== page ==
As speculation rises over whether Norway’s former prime minister, Jens Stoltenberg, will become the new boss of NATO, support for his candidacy seems to be growing. Former Foreign Minister Jonas Gahr Støre is also widely tipped to succeed Stoltenberg as head of Norway’s Labour Party and be its candidate for prime minister.
Stoltenberg continued to good-naturedly refuse to confirm or deny his candidacy as the next secretary general of NATO. Norwegian media outlets claim they have confirmed it, though, with newspaper Dagens Næringsliv (DN) reporting on Thursday that it materialized during a trip Stoltenberg made to Washington DC last month.
The trip was initially set up as part of Stoltenberg’s work as a special UN envoy on climate issues but DN reported that a considerable portion of Stoltenberg’s meetings with US Secretary of State John Kerry and US National Security Advisor Susan Rice centered on whether Stoltenberg would take over the top NATO post being vacated later this year by Ander Fogh Rasmussesn, himself a former prime minister, of Denmark.
DN reported that Stoltenberg had already received signals earlier this winter that he was under consideration for the post, which is filled through a secretive and highly political process involving all NATO members. Stoltenberg is said to have, however, the critical support of both German Chancellor Angela Merkel, who reportedly initiated Stoltenberg’s candidacy, and US President Barack Obama. Kerry’s and Rice’s job in February, reported DN, was to determine whether Stoltenberg was interested in the post and would accept it if offered. Stoltenberg, according to several major media Norwegian outlets including state broadcaster NRK and newspapers VG, Aftenposten and DN, was receptive and willing.
Cheering section in Oslo
Norway’s new conservative coalition government predictably supports Stoltenberg’s candidacy, with Prime Minister Erna Solberg indicating on Wednesday that Norwegian politicians would cheer him on. They also feel it would be an advantage for Norway to have Stoltenberg as head of NATO, of which Norway is a longtime member even though it’s not a member of the European Union (EU).
And even though other candidates may emerge, not least after Stoltenberg’s name has been floated, there seems to be a broad consensus that Stoltenberg is favoured. He has the political respect, the connections, a proven ability to create consensus himself and, most importantly, he’s simply well-liked. Not only was he arguably Norway’s most popular minister of all time but he seems to get along with a wide range of world leaders as well, not least the former Russian president, now prime minister, Dmitry Medvedev. Given the current tensions with Russia, that can be a decided advantage.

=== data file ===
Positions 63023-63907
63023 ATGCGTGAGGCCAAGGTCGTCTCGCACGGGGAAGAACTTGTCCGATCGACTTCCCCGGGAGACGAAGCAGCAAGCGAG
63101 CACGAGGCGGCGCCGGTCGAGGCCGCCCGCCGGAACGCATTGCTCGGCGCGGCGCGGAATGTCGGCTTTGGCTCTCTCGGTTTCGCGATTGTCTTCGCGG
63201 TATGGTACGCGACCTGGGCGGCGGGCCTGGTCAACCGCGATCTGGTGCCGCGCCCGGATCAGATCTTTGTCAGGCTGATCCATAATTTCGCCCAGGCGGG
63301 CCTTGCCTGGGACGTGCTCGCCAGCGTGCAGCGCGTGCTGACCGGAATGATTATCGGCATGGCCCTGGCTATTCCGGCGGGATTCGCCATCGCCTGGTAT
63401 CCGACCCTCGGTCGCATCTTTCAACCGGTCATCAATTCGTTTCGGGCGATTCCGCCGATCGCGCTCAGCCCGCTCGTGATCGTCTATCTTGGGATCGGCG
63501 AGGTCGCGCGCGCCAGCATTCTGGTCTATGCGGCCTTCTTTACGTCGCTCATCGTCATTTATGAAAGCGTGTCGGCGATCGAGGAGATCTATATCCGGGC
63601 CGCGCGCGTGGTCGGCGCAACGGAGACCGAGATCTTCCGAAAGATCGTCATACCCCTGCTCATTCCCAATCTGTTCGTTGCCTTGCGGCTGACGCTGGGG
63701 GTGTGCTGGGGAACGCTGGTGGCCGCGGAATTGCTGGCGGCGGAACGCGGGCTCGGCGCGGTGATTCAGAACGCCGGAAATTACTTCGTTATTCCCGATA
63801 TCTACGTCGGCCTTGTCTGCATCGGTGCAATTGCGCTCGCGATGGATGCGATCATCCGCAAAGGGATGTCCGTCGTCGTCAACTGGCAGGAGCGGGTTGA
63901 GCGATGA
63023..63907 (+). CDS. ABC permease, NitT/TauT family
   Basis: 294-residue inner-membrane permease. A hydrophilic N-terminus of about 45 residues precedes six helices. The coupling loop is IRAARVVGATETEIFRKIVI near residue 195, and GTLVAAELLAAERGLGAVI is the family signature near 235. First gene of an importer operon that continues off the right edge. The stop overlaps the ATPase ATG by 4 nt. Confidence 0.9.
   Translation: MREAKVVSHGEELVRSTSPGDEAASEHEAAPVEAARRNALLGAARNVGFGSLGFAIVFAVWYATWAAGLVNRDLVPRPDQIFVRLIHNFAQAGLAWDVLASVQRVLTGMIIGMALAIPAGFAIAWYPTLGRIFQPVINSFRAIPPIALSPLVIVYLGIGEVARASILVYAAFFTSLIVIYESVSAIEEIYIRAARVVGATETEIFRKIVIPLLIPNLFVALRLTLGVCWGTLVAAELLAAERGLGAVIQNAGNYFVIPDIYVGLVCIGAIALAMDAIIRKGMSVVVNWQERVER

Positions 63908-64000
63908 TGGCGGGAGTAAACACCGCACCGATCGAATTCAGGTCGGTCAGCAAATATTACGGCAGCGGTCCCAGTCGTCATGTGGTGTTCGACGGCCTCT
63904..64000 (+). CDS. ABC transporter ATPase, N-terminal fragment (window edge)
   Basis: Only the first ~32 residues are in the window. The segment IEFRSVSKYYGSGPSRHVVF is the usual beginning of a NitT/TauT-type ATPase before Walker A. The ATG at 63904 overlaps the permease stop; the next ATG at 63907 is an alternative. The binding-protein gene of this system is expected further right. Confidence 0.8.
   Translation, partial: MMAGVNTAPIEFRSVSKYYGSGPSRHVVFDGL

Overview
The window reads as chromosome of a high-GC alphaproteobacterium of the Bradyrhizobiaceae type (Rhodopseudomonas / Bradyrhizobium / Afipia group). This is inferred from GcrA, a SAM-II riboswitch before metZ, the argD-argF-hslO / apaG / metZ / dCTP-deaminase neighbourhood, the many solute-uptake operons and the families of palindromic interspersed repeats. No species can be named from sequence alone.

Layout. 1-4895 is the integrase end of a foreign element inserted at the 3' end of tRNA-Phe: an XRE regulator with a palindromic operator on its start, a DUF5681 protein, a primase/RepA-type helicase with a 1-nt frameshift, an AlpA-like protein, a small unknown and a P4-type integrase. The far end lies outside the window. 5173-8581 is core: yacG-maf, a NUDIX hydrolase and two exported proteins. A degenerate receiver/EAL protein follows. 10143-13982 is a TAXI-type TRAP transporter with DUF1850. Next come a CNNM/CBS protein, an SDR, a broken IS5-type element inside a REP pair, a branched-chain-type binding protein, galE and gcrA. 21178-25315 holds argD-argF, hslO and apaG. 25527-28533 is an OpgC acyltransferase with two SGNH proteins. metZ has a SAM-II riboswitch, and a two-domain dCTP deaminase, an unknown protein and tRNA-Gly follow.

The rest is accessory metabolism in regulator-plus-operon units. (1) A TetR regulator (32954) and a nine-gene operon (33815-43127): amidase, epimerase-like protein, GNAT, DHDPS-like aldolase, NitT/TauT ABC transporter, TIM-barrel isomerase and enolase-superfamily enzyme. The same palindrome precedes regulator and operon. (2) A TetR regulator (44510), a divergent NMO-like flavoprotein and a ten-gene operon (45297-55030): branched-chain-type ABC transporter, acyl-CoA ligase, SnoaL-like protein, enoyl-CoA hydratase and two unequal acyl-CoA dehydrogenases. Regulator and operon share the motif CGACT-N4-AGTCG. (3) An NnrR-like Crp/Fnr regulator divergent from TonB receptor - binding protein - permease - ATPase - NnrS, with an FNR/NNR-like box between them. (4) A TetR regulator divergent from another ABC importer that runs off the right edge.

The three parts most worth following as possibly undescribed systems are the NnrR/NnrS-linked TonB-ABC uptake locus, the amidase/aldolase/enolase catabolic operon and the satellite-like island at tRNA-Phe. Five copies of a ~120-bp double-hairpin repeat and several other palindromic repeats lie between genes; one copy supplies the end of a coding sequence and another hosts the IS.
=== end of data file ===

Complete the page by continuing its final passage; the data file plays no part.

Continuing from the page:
Stoltenberg’s colleagues in the Labour Party, which remains Norway’s largest single party even though it lost last fall’s re-election campaign, say Stoltenberg will be sorely missed but most agree that Jonas Gahr Støre is his most likely successor and a popular and strong one at that. Støre was a highly respected foreign minister who also served briefly if less successfully as health minister in Stoltenberg’s last government, and he also has a wide network both at home and abroad. He enjoys strong support within Labour and a transition from Stoltenberg to Støre would likely be relatively smooth.
Støre would then also become Labour’s new candidate for prime minister heading into the next national elections in 2017. A transition now, it’s argued, would give Støre time to prepare his own base and campaign. “There’s no doubt that Jonas Gahr Støre is a good candidate,” Robert Svarva, county leader for Labour in Nord-Trøndelag, told newspaper Dagsavisen on Thursday. Støre himself tried to remain as non-committal as Stoltenberg.
“It’s very nice that folks speak so kindly about me,” Støre told Dagsavisen, “but I don’t want to speculate on a theme that as of today is hypothetical.” His biggest competition for the post of party boss would likely come from Trond Giske, who traditionally has represented the left wing of Labour, but he doesn’t have the same support that Støre has. “Right now we have an excellent Labour leader and whether we get an excellent NATO leader is currently unknown,” Giske told Dagsavisen.
Grassroots groups within the party were calling on Stoltenberg to clarify his NATO candidacy. Bjørn Tore Ødegården of the Buskerud County Labour chapter said that Stoltenberg “is a leader of international format who would take on the job of NATO chief in an excellent manner,” but Ødegården was preoccupied with the process of a party leader shift.
“It’s not good in the long run for a party to be caught up in speculation over its leadership,” he said. “With Labour in opposition, we need to devote all our energies to politics and we need a clarification. I expect that Jens, as the good leader he is, will make sure that happens.”